A California biotech company has cloned human embryos using donated eggs and skin cells. "Here we go again," said Ronald Bailey in a Reason blog. "The stem cell wars are about to heat up again." What is the big deal here? said Brandon
Scientists from a small California biotech company said this week that they had cloned human embryos using donated eggs and skin cells from two men. Officials at the company, Stemagen, said they would never create babies—only stem cells to be used in research. (The New York Times, free registration)
What the commentators said
“Here we go again,” said Ronald Bailey in a Reason magazine blog. Stemagen’s news got a mixed reaction from scientists, and the presidential candidates are bound to be the next ones to throw in their two cents. It looks like “the stem cell wars may be about to heat up again.”
President Bush’s claim that the stem cell wars were over was definitely premature, said Arthur Caplan in MSNBC.com. Bush’s hope was that “new scientific tricks” to get adult stem cells as embryonic ones in creating new tissue would make it unnecessary to destroy embryos for medical research. But not everyone thinks that will work, and many scientists think cloning your own healthy cells is the way to go “if you want to build your own repair kit to fix damaged heart muscle, torn nerves, severed spinal cords or worn-out joints.”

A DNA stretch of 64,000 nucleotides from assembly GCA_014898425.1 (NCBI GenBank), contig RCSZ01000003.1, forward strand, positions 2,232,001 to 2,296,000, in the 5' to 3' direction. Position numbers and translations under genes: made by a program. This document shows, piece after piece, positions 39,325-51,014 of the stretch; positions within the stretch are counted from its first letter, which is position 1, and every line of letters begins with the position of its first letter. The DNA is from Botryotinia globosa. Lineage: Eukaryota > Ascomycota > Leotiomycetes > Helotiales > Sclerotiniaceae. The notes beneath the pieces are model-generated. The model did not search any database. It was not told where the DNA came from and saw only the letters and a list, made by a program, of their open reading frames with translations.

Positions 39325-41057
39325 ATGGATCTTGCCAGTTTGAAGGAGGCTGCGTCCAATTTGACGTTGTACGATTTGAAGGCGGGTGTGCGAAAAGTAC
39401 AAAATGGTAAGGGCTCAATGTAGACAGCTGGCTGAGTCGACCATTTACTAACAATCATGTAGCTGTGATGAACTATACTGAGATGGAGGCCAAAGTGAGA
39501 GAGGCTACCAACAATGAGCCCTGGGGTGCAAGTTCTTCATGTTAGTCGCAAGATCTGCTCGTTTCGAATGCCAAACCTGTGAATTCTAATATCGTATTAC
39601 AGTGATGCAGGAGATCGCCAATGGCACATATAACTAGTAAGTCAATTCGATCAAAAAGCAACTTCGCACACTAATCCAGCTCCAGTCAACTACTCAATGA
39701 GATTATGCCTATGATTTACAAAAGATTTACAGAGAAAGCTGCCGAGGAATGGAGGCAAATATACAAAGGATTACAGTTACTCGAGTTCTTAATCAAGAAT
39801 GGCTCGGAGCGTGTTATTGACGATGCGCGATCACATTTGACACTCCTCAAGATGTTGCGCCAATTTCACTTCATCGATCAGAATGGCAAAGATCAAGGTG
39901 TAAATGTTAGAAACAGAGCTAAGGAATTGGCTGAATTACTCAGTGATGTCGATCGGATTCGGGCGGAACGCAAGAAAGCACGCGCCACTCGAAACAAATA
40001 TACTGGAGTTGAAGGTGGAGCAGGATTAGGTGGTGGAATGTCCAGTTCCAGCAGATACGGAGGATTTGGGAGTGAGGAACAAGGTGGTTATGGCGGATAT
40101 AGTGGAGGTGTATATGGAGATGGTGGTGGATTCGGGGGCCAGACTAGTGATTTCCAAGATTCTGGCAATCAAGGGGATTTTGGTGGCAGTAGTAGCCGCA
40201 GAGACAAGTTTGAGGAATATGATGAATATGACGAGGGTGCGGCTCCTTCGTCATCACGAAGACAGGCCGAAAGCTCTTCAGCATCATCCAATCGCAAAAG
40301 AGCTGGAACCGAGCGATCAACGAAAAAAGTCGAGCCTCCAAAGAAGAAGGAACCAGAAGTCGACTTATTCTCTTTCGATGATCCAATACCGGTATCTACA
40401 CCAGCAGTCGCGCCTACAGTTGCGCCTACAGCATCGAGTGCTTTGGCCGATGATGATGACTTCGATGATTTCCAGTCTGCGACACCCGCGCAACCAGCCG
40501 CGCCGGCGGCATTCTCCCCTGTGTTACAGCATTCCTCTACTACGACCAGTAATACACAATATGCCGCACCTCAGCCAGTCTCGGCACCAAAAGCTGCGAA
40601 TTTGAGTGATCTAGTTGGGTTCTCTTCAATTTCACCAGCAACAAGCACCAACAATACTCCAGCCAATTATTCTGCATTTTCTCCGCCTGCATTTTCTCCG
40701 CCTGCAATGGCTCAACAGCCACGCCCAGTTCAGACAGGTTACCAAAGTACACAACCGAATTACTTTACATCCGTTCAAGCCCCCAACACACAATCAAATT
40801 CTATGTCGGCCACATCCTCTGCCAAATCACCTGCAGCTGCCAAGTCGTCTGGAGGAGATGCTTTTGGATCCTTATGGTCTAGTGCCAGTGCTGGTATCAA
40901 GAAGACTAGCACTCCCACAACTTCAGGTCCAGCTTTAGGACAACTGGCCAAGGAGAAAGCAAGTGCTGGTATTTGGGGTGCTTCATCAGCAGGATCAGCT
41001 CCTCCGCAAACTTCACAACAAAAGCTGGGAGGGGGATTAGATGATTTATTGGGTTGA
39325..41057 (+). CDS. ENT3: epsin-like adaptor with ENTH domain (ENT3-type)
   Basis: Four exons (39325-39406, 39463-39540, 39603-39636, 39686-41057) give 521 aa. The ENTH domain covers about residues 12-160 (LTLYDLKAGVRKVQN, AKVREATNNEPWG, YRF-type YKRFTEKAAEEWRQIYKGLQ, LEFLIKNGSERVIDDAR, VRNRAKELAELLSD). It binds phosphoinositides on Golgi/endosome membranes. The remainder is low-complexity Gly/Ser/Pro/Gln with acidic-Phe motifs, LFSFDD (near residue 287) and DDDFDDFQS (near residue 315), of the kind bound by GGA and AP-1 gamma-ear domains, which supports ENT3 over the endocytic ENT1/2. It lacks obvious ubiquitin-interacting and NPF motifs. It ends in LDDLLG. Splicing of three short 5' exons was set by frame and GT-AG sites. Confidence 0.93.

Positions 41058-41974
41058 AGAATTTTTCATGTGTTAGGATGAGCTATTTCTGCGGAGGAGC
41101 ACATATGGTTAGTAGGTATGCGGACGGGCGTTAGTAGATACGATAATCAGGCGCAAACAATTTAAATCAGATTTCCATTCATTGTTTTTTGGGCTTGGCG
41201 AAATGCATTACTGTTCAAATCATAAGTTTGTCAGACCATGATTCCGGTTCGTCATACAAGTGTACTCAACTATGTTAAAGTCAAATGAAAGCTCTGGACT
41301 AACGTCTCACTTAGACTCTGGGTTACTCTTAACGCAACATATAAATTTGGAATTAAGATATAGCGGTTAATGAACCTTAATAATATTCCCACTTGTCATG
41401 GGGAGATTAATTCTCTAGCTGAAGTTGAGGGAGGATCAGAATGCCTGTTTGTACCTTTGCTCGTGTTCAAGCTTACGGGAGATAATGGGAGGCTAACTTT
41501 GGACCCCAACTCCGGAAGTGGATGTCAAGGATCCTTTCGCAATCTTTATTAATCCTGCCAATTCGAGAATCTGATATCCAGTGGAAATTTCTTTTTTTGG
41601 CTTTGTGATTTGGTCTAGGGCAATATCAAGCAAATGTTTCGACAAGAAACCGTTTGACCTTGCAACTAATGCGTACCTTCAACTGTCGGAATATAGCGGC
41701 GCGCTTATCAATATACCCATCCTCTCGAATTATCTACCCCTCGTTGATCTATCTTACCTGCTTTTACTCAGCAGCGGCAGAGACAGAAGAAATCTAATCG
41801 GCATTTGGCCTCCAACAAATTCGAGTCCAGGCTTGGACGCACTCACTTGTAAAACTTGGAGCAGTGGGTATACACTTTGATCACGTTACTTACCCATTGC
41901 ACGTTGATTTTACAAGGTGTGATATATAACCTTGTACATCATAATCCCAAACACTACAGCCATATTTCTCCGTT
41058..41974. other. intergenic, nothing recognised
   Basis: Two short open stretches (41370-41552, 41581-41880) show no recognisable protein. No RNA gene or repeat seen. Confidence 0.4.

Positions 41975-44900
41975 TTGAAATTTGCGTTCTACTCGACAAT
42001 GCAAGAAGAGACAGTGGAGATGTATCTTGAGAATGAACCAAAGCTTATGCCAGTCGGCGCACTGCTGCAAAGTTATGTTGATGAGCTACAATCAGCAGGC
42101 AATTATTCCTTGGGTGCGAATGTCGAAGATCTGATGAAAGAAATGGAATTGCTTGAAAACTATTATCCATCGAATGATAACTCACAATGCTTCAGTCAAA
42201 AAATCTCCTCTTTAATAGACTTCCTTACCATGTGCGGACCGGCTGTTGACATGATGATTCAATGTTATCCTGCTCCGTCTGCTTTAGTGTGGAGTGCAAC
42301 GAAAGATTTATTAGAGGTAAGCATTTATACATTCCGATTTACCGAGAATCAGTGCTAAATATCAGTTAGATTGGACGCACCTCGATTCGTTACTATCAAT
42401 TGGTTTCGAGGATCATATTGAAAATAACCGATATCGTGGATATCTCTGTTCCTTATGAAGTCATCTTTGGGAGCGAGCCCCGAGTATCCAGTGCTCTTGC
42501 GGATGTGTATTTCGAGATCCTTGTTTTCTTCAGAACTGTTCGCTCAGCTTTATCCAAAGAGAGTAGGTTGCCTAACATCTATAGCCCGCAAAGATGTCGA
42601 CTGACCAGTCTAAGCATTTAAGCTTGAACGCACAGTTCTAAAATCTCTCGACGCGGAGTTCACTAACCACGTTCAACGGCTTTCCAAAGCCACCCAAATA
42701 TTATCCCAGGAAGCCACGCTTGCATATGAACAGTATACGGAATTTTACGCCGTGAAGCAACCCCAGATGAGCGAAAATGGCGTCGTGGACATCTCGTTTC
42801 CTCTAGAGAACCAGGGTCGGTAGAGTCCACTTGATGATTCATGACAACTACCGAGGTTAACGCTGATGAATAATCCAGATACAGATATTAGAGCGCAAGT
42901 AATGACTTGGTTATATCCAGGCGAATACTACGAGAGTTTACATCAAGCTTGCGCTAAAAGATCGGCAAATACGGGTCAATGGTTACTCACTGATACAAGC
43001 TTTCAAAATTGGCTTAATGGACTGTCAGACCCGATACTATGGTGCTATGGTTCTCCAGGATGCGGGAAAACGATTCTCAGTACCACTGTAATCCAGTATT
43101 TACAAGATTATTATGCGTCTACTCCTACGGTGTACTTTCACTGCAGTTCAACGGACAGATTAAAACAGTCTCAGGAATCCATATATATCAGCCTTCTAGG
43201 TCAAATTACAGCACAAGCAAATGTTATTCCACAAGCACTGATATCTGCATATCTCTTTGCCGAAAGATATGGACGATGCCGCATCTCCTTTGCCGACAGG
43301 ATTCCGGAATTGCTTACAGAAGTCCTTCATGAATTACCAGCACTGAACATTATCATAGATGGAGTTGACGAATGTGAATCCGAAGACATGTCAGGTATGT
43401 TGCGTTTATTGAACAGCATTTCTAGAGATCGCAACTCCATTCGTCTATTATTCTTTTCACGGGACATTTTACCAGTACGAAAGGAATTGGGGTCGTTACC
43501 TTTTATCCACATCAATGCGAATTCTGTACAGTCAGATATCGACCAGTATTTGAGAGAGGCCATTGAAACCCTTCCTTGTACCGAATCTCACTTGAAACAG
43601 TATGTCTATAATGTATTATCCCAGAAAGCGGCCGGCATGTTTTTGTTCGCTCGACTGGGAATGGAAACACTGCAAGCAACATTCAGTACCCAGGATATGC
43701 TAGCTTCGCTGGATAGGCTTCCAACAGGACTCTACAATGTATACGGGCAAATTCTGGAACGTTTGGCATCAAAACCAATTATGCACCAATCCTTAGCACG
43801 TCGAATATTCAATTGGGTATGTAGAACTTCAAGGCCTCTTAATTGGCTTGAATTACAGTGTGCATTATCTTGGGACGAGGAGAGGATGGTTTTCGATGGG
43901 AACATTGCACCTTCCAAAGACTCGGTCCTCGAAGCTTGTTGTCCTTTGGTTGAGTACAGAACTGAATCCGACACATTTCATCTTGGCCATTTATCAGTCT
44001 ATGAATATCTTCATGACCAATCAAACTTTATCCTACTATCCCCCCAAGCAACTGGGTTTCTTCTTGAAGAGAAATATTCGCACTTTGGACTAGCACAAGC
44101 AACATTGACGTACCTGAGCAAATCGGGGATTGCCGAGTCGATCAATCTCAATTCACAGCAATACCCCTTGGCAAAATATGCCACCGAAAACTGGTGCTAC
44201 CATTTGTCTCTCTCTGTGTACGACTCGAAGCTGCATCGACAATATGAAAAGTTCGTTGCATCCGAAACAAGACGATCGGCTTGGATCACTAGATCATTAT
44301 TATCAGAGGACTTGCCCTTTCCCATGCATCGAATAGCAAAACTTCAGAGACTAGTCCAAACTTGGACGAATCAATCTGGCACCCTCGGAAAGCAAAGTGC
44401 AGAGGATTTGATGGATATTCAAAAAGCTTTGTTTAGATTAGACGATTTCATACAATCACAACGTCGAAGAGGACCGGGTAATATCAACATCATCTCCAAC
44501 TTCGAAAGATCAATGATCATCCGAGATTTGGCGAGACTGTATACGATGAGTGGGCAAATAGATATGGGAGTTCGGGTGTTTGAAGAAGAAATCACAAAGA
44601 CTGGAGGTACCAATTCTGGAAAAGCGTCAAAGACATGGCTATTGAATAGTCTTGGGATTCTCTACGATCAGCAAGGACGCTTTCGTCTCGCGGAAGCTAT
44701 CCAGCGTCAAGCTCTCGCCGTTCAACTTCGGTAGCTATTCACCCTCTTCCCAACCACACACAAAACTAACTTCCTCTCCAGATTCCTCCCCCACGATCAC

“Not to be cynical, but what’s the big deal?” said Brandon Keim in a Wired magazine blog. The procedure Stemagen used—removing nuclei from adult cells and putting them inside a fertilized, hollowed-out egg—is “already known to scientists and the public.” The “scientifically tricky” part is making “viable embryonic stem cells from a clone” to allow “personalized stem cell treatments, with new limbs and disease cures promised to anyone with a few spare skin flakes and enough money to foot the bill.”
Stemagen’s achievement may prove to be “a real step forward,” said Michael D. Lemonick in Time.com, or it may not. “The problem, as with every recent stem-cell advance so far, is that the principle and the practice are still awfully far apart.”
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